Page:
History

1940s: Army soldiers from Waiouru began searching for areas to ski on the eastern side of Mt Ruapehu and later build the first access road on Ministry of Defence land.

1960s: In 1962 the road was extended into the park and the original Waiouru Alpine and Ski Clubs Nissen hut was built at 1650 meters and later removed in 1981. The road tried several lines before the current route was established. The current Aorangi Ski Club and Desert Alpine Club huts were built in 1964 and 1965.  After the first rope tow setup by the army in 1962 Aorangi Ski club created a new tow in 1966, this was redesigned in 1968 and the Desert Alpine club formed Tukino Tows Ltd.  The original tow was built near the club lodge, however later moved to its current location.

1970s: The Christiania Ski Club Lodge was built in 1976 the year after the formation of the Tukino Mountain Clubs Association in 1975.  The association was formed as a single structure to manage the ski area and owns both the ski tows.  This was an important event in the history of the ski area and both tows were re-engined.

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1980s: The original Nissen hut built in the 1960s at 1650 meters was removed in 1981 and in 1982 a bulldozer was purchased for snow clearing.  The access road was previously cleared by a Taihape contractor – however this was expensive and prone to delay.

1990s: In the late 90s the Christiania Ski Club license was transferred to the Sir Edmund Hillary Outdoor Pursuits Centre.  

2010: After a period of little use the Christiania Lodge was transferred from the Sir Edmund Hillary Outdoor Pursuits Centre to the Tukino Alpine Sports Club.  The club was formed to expand the usage of the lodge.  The Club has worked to reduce the Lodges footprint and impact on the park and completed the following achievements:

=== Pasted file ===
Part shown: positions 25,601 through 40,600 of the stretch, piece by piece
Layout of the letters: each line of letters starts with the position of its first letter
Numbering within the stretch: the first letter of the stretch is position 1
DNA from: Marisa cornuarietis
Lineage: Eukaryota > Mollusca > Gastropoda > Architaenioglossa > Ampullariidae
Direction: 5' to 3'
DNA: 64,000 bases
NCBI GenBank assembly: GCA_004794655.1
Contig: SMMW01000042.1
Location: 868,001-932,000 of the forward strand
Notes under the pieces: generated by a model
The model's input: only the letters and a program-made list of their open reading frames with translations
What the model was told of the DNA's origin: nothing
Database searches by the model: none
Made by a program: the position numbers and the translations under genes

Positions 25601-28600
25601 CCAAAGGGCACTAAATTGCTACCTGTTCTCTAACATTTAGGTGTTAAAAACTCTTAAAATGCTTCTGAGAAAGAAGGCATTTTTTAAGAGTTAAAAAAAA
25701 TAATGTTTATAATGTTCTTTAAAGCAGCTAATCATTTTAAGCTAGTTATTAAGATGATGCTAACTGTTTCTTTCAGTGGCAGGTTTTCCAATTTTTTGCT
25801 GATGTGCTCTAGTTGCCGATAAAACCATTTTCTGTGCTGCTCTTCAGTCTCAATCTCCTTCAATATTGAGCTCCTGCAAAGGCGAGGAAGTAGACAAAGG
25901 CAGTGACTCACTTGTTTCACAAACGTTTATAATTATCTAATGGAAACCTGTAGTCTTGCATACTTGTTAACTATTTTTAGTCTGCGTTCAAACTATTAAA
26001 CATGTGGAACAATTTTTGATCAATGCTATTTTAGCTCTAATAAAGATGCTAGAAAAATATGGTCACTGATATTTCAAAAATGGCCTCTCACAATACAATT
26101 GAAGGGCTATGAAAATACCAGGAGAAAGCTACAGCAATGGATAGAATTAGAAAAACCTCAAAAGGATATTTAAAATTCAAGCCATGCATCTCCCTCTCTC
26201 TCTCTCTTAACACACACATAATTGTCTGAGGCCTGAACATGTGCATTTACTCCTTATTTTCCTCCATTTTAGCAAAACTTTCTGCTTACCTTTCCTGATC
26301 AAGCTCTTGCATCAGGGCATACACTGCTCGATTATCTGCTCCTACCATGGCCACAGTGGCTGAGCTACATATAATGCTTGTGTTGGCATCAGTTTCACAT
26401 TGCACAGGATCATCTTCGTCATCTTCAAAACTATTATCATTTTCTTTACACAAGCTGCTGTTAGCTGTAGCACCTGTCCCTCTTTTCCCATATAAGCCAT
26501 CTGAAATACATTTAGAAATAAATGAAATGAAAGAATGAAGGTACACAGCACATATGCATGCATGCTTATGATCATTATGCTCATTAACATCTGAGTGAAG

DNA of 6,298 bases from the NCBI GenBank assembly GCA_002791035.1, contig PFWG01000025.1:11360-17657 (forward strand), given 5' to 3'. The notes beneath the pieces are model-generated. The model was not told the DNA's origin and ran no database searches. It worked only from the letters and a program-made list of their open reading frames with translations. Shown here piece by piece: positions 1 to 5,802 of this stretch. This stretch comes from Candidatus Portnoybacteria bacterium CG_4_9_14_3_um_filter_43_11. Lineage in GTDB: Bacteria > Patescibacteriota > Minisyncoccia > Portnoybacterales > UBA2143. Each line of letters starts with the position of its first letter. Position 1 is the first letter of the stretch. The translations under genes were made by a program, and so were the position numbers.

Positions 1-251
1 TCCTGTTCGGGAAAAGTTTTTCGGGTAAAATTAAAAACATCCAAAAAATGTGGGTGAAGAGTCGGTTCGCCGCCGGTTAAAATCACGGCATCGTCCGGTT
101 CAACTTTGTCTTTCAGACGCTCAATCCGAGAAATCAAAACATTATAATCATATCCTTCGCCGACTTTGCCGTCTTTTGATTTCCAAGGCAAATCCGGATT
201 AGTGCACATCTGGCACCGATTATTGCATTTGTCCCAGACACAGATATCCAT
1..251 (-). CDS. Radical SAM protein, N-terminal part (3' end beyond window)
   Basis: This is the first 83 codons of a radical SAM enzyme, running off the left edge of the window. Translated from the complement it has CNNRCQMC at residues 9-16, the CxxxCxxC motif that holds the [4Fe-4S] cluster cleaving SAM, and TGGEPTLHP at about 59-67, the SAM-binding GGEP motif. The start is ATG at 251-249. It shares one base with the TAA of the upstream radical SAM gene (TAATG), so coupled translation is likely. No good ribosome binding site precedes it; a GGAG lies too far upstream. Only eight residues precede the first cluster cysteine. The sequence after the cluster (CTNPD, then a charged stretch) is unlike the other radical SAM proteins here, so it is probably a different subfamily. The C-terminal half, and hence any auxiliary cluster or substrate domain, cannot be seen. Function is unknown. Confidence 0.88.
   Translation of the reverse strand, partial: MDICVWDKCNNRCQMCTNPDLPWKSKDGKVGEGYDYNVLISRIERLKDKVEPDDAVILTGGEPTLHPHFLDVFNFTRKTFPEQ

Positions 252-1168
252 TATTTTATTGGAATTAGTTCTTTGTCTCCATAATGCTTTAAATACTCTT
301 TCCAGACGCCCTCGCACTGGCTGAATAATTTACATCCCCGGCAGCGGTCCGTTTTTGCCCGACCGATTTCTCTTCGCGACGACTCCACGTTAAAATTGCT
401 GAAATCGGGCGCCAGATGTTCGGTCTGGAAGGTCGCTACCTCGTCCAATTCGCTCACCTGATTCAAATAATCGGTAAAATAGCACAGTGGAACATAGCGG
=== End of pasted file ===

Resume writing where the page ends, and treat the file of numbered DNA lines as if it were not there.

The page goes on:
• generally moved away from diesel which is a hazardous substance and contaminates the environment if spilled.  Fuel use reduced from $8000pa to ~$1200pa
  • moved towards using coal, which while carbon producing, is easier to manage in a National Park environment and more efficient for heating than diesel generation
  • reduced diesel use by installing a battery bank and solar panel array – this permits us to run the lodge in spring/summer/autumn with minimal generator use
  • insulated large parts of the lodge, installed uPVC double glazing and reduced drafts
  • created an air ventilation system including a heat exchanger to pre-warm incoming outside air using the extracted air.  This helps to keep the whole lodge warm and dry
  • created a drying room that is heated from the coal fire wetback and uses the heat exchanger to dry the incoming air and re-use the heat from the exhaust of the drying room
  • re-plumbed the whole building with freeze resistant PEX plumbing that efficiently uses hot water generated from the coal fire wetback
  • installed a large number of sensors to measure power use, temperature, water use and systems use so we can re-configure the building and make it easier to use
  • installed LED lighting throughout, including sensor lighting to make it easy for new members and keep power use down